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Texas Convention All Booked Up

An Australian BookCrosser's Adventures in Texas
by Skyring
May 2, 2005
I smiled every time the elevator doors opened. I had to. At each floor, the table in the lift lobby was bearing a row of books, each with a familiar little yellow note saying “Take me home! I’m Free!” In fact, the entire Fort Worth Plaza Hotel was one big OBCZ for the weekend. Even the hotel staff members were wearing BookCrossing Convention badges!

As an Australian, little things like this made me feel at home in the middle of Texas. I knew I was among friends. Just the sight of that little yellow running book on a badge or a shirt or a bag, and my face would light up with a broad smile. A hotel full of such people had me grinning goofily all the time. Otherwise, Texas was a strange and alien land for me. The sun moved the wrong way across the sky, the cars came at me from the wrong direction whenever I stepped off the curb, the coins were different, the accents, the spelling, the food. Lord, the food! Spreading jalapeño cheese sauce on your biscuit would get you certified as insane back home in Australia, let me tell you!

But the locals bent over backwards to make a stranger feel at home. Before the convention even started, I found myself in TexasWren's giant car on a field trip to Archer City, home of Larry McMurtry’s enormous secondhand bookstore.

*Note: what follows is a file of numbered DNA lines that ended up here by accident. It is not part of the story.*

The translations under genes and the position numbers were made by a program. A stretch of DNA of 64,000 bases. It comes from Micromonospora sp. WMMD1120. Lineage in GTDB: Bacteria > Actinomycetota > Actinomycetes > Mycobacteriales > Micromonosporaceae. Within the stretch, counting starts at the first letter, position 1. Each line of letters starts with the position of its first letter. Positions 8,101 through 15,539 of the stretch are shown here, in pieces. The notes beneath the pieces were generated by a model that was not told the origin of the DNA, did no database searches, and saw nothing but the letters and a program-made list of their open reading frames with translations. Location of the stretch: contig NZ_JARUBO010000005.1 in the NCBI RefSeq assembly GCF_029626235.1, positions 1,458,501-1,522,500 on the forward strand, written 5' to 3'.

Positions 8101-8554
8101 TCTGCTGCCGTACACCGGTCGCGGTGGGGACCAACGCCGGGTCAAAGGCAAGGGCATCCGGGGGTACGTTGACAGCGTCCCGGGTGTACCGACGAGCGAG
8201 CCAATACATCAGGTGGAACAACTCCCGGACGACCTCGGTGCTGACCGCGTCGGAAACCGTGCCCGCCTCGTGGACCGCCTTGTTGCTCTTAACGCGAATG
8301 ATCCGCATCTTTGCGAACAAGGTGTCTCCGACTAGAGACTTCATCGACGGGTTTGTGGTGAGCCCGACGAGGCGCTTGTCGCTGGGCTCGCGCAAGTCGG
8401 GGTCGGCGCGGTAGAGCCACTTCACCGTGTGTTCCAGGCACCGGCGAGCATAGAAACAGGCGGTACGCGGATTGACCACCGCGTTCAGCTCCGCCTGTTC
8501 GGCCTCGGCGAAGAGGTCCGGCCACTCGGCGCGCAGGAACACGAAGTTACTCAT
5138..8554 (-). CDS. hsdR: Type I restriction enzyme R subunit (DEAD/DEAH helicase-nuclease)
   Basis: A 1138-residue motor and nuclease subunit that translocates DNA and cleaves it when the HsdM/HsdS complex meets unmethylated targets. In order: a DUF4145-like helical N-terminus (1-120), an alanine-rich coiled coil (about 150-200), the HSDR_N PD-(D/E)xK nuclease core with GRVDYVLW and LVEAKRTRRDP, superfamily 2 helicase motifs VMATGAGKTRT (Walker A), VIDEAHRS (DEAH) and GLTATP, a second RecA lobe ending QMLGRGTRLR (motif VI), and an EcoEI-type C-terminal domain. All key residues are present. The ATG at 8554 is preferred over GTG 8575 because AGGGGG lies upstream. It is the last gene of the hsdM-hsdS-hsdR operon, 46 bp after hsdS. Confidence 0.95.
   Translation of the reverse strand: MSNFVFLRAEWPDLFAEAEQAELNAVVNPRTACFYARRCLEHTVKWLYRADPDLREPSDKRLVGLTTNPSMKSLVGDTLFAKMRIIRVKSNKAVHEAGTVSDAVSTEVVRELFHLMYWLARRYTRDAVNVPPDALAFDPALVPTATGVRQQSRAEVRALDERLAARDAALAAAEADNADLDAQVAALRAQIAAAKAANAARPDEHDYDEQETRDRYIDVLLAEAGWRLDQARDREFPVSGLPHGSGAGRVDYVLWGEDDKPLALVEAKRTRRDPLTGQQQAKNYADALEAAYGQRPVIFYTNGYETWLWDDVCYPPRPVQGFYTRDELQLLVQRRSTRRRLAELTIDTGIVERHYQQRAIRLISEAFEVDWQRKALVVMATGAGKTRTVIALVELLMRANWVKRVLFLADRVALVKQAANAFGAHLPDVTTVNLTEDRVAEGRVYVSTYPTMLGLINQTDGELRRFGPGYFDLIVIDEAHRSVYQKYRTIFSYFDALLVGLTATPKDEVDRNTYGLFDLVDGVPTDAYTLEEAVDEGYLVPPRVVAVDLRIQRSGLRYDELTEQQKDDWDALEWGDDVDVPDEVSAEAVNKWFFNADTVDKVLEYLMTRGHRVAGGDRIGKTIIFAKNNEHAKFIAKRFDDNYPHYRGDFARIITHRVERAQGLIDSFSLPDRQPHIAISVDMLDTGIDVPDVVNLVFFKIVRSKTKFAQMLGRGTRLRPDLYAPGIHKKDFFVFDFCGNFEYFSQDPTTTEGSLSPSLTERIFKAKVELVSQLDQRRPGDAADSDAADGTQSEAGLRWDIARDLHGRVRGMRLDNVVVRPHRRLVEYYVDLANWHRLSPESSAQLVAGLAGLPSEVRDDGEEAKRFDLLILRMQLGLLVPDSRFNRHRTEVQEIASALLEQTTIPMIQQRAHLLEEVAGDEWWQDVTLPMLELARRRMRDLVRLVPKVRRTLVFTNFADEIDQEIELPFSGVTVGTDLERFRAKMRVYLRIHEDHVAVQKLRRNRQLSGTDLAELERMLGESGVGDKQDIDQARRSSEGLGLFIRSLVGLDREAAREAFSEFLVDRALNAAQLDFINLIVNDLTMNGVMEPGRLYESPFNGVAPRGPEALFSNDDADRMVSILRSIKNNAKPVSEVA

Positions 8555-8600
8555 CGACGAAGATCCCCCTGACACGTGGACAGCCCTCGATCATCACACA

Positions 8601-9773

“Anything else we can do to make you comfortable?” TexasWren asked mojosmom and me in the backseat.

“Yeah,” I replied, looking nervously at the Texas traffic, “drive on the other side of the road.”

I must have watched too many Westerns. I expected Texas to be all sand dunes, cactus, mesas and cowboys. But north Texas is quite a pleasant land, certainly greener than my home city of Canberra, where we have been on water restrictions for two years now.

Archer City is two hours drive away from Fort Worth. A tiny town – a courthouse, library, couple of restaurants and a gas station or two. Two water towers and a Dairy Queen. Wide streets, hot sun; slow walking, slow talking inhabitants. I loved it. But as a secondhand bookseller I loved McMurtry’s “Booked Up” operation even more.

The original premises are a rambling maze of bookshelves, books everywhere, sprawling over tables, chairs, nooks and niches. The floor level changes when you step into the annex, and again when you enter the converted garage. A wide door opens straight out into a backyard, deserted by all except some lizards flat out in the sun and a lazy grey cat. Two young ladies in the front room languidly sort books and politely assist when you arrive at the tiny counter with an enormous stack of purchases, which they pack away into bags recycled from a variety of local businesses.

And such books! No mass market paperbacks here. I’d been hoping to buy a bag or two for releasing, but I couldn’t find anything cheaper than $5, and I wanted to keep most of the books I saw anyway. As a bookseller, bookbuyer, booklover, bookhoarder, I yearned to fetch a supermarket trolley and wheel away enough of McMurtry’s excellent books to make my homeward jumbo jet drag its tail along the ground the whole way home.

The amazing part about the store is that it is not just one store but four! Booked Up #2 is across the road, #3 a few doors down, and Booked Up #4 is a couple of blocks away. Each of the satellite stores is loaded with great books and quite unattended by staff. You have to make your selection from the vast stock, wander out, cross the highway, pass the courthouse, maybe stop in at the Cimarron Coffee Co. for a slice of pie, and eventually plonk your pile down in the first shop, where you are more than likely to want to do a quick browse through the shelves there. Again.